Oh, how Penny used to love ice cream. All I had to do was simply open the freezer door, and in a flash, she’d be there. Looking up at me. Wagging her tail in utter anticipation.
Well, that was before I’d heard that dogs weren’t supposed to eat milk or dairy products. When I asked why, I was simply told that milk was “bad for dogs”.
Until then, I’d never given the subject much thought. After all, Penny’s vet used to suggest hiding her pills inside a slice of cheese.
So, that made me think. What’s all this fuss about dairy products and dogs? Is it OK. Or not?
Well, that all depends on your dog’s specific body chemistry.
Milk’s Most Disagreeable Feature
Some dogs have no problems digesting dairy products. Yet others experience acute intestinal distress — like gas, diarrhea or vomiting.
It all comes down to how your dog handles a specific nutrient found in milk — a nutrient known as lactose.
I know you’ve probably heard of lactose before. Yet what exactly is it?
Well, lactose is actually a kind of sugar. Not just one single sugar, but two sugar molecules chemically linked together.
In order for a dog to digest milk, the lactose must first be broken apart into its two more basic, easy-to-absorb sugars.
And that’s just it. You see, a dog’s body must be able to produce its own special lactose-splitting enzyme. An enzyme known as lactase.
And that’s one thing most dogs can’t reliably do.
Like Humans — Dogs Can Suffer
from Lactose Intolerance
Without lactase, a dog simply cannot digest dairy products. And acute intestinal symptoms nearly always arise. This inability to digest milk is infamously known as lactose intolerance.
The same lactose intolerance so many humans suffer from every day.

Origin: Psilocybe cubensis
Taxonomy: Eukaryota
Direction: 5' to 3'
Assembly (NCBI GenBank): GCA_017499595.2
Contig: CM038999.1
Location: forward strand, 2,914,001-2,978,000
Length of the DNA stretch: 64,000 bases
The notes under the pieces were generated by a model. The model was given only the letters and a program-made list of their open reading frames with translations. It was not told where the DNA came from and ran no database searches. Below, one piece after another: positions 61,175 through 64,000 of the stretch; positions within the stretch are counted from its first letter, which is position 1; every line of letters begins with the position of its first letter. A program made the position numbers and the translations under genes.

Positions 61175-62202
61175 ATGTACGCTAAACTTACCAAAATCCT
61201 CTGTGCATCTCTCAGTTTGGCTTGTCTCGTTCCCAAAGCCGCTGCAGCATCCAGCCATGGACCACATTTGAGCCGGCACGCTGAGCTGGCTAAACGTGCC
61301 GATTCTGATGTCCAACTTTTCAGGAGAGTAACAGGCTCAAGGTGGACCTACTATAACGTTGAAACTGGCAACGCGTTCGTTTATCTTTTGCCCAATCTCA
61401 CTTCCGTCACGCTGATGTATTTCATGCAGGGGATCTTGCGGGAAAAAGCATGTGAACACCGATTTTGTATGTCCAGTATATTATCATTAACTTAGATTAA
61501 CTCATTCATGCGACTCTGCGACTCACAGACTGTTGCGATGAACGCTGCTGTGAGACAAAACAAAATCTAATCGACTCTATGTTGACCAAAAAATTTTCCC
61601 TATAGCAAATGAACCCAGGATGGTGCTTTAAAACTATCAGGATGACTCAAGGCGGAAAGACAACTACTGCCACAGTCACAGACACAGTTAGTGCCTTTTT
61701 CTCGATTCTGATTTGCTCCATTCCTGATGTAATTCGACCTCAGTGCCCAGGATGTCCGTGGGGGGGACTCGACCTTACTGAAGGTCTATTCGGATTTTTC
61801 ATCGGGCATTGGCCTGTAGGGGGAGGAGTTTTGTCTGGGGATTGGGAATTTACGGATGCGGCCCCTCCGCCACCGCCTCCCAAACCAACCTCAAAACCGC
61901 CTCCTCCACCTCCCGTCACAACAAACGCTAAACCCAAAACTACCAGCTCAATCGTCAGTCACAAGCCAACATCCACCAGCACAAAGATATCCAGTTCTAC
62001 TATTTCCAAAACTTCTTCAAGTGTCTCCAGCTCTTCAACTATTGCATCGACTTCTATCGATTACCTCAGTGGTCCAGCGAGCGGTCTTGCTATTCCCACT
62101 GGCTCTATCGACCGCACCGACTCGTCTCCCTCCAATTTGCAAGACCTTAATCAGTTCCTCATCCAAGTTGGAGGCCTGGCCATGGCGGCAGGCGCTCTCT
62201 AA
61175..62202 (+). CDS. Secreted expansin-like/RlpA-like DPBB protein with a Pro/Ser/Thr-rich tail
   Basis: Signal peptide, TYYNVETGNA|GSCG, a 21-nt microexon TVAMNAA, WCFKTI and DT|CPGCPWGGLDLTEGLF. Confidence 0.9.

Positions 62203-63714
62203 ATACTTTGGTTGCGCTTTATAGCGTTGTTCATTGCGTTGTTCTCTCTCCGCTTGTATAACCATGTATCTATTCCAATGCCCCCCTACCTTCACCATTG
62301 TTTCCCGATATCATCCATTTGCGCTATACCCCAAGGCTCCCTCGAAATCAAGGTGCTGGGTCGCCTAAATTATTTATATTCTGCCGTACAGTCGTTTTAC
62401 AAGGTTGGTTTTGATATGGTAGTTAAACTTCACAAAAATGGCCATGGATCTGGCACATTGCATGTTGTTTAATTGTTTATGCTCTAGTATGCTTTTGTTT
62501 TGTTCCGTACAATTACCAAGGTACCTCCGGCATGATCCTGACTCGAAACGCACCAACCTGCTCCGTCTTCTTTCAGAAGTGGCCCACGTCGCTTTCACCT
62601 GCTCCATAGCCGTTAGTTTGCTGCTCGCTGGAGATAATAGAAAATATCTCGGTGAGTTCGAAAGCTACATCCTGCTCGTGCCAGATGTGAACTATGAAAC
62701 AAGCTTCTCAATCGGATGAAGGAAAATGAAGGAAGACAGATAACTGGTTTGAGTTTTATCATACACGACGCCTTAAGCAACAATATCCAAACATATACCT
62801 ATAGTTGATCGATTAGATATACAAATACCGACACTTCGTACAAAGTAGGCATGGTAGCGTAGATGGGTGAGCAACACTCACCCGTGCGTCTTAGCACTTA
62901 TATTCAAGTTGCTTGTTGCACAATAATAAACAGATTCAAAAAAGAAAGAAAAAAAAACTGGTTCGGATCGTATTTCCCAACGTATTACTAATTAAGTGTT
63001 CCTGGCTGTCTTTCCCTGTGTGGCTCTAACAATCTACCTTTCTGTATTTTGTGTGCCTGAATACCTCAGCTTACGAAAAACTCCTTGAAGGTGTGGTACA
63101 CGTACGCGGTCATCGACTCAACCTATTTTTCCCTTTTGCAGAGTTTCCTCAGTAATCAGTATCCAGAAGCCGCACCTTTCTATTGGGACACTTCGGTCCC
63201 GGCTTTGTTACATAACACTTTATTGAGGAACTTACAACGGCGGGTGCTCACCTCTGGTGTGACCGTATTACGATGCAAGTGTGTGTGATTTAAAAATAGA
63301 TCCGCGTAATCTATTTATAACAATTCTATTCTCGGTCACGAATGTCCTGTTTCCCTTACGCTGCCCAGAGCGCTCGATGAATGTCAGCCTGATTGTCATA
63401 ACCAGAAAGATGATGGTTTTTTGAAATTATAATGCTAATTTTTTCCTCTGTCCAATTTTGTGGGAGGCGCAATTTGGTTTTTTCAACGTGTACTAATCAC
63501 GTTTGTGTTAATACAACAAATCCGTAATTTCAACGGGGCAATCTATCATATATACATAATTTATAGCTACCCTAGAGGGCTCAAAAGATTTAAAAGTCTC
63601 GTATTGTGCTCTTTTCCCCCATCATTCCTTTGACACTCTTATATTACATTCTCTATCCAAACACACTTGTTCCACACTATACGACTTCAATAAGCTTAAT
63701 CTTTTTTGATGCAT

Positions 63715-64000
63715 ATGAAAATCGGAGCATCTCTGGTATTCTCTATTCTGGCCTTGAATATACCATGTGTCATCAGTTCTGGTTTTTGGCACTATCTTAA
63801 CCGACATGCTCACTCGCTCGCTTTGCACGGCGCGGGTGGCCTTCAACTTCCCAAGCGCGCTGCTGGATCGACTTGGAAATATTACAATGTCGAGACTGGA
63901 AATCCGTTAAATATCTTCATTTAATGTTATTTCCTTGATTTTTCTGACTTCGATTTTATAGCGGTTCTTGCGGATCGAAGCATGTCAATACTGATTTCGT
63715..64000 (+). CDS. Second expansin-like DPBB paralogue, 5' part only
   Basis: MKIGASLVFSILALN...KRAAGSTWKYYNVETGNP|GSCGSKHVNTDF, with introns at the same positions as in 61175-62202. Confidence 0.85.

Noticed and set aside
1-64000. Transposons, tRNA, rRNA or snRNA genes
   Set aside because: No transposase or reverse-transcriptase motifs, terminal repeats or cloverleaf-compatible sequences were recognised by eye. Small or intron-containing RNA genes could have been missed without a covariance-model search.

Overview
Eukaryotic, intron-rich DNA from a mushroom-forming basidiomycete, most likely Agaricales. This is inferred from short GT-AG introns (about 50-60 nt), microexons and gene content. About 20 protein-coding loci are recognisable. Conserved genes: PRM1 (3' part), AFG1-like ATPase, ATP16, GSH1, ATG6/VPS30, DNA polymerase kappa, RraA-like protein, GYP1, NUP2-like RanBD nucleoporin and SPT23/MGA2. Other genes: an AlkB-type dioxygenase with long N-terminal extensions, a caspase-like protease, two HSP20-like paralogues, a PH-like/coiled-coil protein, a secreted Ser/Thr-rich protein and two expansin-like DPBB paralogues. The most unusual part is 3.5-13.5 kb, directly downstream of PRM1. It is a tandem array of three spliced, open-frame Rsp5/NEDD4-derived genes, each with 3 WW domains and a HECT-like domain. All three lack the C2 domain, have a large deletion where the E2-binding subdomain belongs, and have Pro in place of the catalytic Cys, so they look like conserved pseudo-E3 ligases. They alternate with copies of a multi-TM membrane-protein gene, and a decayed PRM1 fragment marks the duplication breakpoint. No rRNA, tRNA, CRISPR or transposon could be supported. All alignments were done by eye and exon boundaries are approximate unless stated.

So, if you’ve ever noticed your dog tends to develop gas or loose stools after having milk, there’s a good chance your pet may be suffering from lactose intolerance.
Knowing a Food’s Lactose
Content Can Help
To be fair, I do have to mention (in rare cases) a dog can be allergic to the protein in milk1.
Other than that, milk shouldn’t be considered toxic for a dog. And no, it doesn’t cause worms either (no kidding, I’ve actually heard that silly rumor myself).
Yet for dogs that are lactose intolerant (as so many actually are), dairy products can present a real problem.
For those pets, there’s still hope.
That’s because a dog’s reaction to lactose can be directly related to the “dose”. The higher the lactose content, the greater the likely response.
Thankfully, not all dairy products contain the same amount of lactose. Many kinds of cheese and yogurt contain considerably less lactose than milk.
Take a look at this table. Notice how some milk products contain only a minimal amount of lactose per serving.
For example, notice how most cheeses contain very little lactose. About a gram per serving. Sometimes less. Now, compare that quantity to whole milk, which clocks in at a whopping 11 grams.
The Bottom Line
In a nutshell, the lower the lactose content of any dairy product, the more likely it will be for your dog to tolerate consuming these foods without problems.
So, depending on the particular food, then it may be OK to offer some dairy products — in moderation.
However, if you do notice any digestive issues, then why not try one of these low lactose products instead?
- Wills J, Harvey R, Waltham Centre for Pet Nutrition, “Diagnosis and management of food allergy and intolerance in dogs and cats”, Australian Veterinary Journal, 1994 Oct; 71(10):322-6 ↩